[Excerpt] On June 30, 2007, U.S. and South Korean trade officials signed the proposed U.S.-South Korean Free Trade Agreement (KORUS FTA) for their respective countries. If approved, the KORUS FTA would be the largest FTA that South Korea has signed to date and would be the second largest (next to North American Free Trade Agreement, NAFTA) in which the United States participates. South Korea is the seventh-largest trading partner of the United States and the United States is South Korea's third largest trading partner. Various studies conclude that the agreement would increase bilateral trade and investment flows. The final text of the proposed KORUS FTA covers a wide range of trade and investment issues and, therefore, could have substantial economic implications for both the United States and South Korea.
The agreement will not enter into force unless Congress approves implementation legislation. The negotiations were conducted under the trade promotion authority (TPA), also called fast-track trade authority, that the Congress granted the President under the Bipartisan Trade Promotion Act of 2002 (P.L. 107-210). The authority allows the President to enter into trade agreements that receive expedited congressional consideration (no amendments and limited debate). The Bush Administration did not send draft implementing legislation to Congress.
The Obama Administration has not indicated if and when it will send the draft implementing bill to Congress The Administration has stated that it is developing "benchmarks for progress" on resolving "concerns" it has with the KORUS FTA, particularly over market access for U.S. car exports. While U.S. Trade Representative Ron Kirk has called attention to the economic opportunities the KORUS FTA presents, he also has said that if the Administration's concerns are not resolved, "we'll be prepared to step away.... ".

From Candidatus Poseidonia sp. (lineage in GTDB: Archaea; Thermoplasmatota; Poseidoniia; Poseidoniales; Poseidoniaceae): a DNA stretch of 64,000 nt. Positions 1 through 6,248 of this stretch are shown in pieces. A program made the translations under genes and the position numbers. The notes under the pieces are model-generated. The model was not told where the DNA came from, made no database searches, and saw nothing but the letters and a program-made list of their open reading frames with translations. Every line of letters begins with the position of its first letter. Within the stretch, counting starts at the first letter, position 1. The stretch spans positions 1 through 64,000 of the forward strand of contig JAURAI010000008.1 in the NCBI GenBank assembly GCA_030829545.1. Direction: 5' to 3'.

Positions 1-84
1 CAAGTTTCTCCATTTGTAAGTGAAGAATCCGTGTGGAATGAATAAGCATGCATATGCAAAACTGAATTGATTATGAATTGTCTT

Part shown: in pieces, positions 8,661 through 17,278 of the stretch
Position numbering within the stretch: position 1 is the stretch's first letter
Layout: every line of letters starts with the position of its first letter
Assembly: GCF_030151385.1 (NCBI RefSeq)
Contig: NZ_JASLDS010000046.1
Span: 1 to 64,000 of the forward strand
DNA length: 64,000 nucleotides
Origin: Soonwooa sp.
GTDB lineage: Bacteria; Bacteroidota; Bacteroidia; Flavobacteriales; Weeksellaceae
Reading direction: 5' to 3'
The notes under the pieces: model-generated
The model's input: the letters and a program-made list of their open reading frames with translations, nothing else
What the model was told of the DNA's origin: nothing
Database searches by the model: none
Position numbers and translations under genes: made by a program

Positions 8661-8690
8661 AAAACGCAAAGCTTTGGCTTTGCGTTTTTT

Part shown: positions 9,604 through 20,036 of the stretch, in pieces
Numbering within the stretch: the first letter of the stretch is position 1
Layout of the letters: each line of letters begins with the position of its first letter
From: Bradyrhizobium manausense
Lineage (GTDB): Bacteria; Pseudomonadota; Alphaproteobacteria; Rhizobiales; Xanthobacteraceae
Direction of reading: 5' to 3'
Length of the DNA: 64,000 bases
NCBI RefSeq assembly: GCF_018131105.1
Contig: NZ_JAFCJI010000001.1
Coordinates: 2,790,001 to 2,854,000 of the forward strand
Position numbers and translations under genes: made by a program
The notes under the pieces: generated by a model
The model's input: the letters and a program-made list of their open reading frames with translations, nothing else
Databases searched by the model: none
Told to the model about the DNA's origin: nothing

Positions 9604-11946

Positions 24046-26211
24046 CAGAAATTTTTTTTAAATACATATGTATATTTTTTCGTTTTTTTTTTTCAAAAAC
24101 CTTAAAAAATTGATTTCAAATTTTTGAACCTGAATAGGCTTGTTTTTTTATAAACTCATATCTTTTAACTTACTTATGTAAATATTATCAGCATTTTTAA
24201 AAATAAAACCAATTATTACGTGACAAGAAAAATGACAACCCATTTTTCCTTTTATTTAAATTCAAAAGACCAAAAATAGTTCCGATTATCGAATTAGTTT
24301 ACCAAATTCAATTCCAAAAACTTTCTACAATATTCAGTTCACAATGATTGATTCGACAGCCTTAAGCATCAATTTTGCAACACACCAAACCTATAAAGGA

In South Korea, however, the politics of the KORUS FTA likely will make it difficult for the government of President Lee Myung-bak to appear to accede to new U.S. demands. This is particularly due to memories of events in 2008, when Lee reached an agreement with the United States to fully lift South Korea's ban on U.S. beef imports, triggering massive anti-government protests that forced the two governments to renegotiate the beef agreement. Lee lifted the ban to make it easier for the George W. Bush Administration to submit the KORUS FTA to Congress. The South Korean National Assembly has yet to vote on the KORUS FTA, and is debating whether or not to do so before the U.S. Congress acts. It is expected that the Assembly would pass the agreement, at least in its current version.
While a broad swath of the U.S. business community supports the agreement, the KORUS FTA faces opposition from some groups, including some auto and steel manufacturers and labor unions. Agricultural groups and some Members of Congress are monitoring the flow of U.S. beef to South Korea to judge whether and to what extent to support the agreement. Some U.S. supporters view passage of the KORUS FTA as important to secure new opportunities in the South Korean market, while opponents claim that the KORUS FTA does not go far enough. Other observers have suggested the outcome of the KORUS FTA could have implications for the U.S.-South Korean alliance as a whole, as well as on U.S. trade policy and Asia policy. This report will be updated as events warrant.